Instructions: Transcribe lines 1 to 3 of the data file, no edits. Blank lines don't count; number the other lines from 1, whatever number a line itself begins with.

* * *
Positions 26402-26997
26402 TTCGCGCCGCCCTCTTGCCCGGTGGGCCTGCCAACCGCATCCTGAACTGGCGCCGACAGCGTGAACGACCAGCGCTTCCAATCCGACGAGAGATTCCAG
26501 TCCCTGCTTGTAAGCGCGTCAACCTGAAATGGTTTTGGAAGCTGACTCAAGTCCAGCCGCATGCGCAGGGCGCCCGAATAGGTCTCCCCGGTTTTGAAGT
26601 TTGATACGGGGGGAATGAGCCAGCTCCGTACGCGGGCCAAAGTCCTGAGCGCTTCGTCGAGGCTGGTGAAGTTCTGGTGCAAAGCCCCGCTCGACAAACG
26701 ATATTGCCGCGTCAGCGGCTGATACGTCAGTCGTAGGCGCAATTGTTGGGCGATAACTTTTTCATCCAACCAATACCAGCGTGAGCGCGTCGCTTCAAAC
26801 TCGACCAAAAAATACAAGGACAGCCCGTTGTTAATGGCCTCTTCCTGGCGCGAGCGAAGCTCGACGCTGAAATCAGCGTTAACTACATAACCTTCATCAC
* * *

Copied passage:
Positions 26402-26997
26402 TTCGCGCCGCCCTCTTGCCCGGTGGGCCTGCCAACCGCATCCTGAACTGGCGCCGACAGCGTGAACGACCAGCGCTTCCAATCCGACGAGAGATTCCAG
26501 TCCCTGCTTGTAAGCGCGTCAACCTGAAATGGTTTTGGAAGCTGACTCAAGTCCAGCCGCATGCGCAGGGCGCCCGAATAGGTCTCCCCGGTTTTGAAGT